Alleys were what worried me about getting around in Korea. The main thoroughfares were brightly lit, with clear blue street signs in both Korean and English, but once we turned down a side street, all bets were off. Directions became linked to landmarks: “Turn right at the deok jip (a rice cake house),” “Make a left at the hagwon (a private tutoring facility).” I developed the tunnel vision characteristic to the foreigner in a strange place. A few minutes in, we reached what appeared to be the back side of our destination: a large curtain, made from material similar to the brushes at an automatic car wash, covered the entrance to a small parking lot. Father pulled the end of the curtain aside, and we walked across the green polymer parking-lot floor to a small entrance lobby.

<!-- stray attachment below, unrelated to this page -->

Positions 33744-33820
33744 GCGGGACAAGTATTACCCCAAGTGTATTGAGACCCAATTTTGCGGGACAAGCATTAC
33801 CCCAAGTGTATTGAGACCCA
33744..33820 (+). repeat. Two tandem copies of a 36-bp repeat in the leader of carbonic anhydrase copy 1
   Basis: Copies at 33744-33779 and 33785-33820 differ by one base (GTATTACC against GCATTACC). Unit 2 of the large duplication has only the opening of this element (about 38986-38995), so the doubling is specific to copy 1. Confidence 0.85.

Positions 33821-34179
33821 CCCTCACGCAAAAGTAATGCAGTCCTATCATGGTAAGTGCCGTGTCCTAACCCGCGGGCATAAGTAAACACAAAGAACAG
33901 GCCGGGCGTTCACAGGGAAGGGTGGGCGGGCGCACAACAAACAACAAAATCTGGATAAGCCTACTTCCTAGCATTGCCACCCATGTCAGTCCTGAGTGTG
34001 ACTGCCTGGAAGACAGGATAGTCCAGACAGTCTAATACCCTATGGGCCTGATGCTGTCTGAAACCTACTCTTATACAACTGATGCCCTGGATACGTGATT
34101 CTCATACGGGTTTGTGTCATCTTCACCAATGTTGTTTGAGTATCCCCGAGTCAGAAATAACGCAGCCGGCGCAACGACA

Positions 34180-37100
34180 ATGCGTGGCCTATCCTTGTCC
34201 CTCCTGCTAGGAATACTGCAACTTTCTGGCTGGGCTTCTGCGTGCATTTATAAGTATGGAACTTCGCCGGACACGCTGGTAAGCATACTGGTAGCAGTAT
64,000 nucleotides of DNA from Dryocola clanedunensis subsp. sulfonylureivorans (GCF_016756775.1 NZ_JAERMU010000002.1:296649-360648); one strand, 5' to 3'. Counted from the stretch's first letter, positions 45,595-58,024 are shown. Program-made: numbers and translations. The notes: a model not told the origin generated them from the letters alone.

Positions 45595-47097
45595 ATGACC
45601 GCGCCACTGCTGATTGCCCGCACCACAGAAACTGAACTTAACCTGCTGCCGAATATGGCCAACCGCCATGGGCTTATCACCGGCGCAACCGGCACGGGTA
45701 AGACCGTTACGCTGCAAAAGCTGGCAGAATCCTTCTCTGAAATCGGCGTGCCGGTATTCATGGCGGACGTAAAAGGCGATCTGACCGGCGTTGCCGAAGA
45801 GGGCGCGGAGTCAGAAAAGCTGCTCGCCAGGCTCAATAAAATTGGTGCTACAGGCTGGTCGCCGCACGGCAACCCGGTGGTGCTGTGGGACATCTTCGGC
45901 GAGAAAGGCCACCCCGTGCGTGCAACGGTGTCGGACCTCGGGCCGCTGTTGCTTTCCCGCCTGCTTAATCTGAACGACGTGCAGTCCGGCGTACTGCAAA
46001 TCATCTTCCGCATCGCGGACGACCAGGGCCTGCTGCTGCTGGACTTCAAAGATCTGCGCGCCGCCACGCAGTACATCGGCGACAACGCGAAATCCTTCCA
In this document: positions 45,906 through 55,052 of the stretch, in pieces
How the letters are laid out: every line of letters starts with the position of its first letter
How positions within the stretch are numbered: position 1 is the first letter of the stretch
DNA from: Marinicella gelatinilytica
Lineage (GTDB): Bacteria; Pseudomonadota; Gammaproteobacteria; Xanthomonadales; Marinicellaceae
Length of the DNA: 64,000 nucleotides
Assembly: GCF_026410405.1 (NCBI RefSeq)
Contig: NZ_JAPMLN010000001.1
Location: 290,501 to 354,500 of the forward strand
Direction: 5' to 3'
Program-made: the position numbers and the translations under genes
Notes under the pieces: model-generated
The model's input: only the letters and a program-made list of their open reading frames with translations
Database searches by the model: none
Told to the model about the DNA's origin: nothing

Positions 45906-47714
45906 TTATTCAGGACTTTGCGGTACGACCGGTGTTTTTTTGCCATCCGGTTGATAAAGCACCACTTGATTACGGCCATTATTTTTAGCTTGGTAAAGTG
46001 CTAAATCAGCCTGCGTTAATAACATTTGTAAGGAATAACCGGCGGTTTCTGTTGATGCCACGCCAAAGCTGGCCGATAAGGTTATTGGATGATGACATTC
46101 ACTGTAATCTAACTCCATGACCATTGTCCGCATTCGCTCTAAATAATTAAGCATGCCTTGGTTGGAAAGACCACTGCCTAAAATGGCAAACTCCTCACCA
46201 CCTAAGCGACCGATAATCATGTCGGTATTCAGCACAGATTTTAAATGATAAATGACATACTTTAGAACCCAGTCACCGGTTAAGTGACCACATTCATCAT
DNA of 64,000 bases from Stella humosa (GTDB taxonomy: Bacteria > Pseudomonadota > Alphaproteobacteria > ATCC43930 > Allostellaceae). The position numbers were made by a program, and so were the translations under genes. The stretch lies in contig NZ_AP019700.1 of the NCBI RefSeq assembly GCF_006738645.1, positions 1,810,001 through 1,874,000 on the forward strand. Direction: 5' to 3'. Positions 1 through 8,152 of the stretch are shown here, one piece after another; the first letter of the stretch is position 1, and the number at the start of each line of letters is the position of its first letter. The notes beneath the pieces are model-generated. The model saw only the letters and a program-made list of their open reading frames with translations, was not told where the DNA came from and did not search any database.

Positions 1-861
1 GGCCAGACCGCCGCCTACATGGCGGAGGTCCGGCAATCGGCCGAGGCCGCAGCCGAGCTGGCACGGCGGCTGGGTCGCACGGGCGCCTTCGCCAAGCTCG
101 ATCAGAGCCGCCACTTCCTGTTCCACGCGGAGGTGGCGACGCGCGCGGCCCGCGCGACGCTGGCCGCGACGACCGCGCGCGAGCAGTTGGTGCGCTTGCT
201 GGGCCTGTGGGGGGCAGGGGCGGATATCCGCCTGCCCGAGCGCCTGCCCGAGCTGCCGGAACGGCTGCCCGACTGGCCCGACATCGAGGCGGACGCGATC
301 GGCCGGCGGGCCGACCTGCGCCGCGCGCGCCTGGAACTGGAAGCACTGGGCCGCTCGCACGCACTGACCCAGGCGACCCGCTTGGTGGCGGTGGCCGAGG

It was a “love motel” — the kind, I learned, that typically charge by the hour, but Father had made special arrangements for me to stay at this motel overnight, like a real hotel guest. The man at the front desk offered to Father some rental DVDs, but Father waved him off and we took the elevator up to my floor. The hallway was much darker than the alley outside, making it difficult to assess the cleanliness of the place. My room door opened into a small sunken square area for removing my shoes and changing into slippers. The bathroom was to the left, and I rolled my carry-on straight ahead into the bedroom. In the bedroom there was a full-sized bed with an ugly floral-print comforter, a small breakfast nook with a circular table and two chairs, a small dresser, and a CRT TV mounted up in the right corner of the room by the ceiling.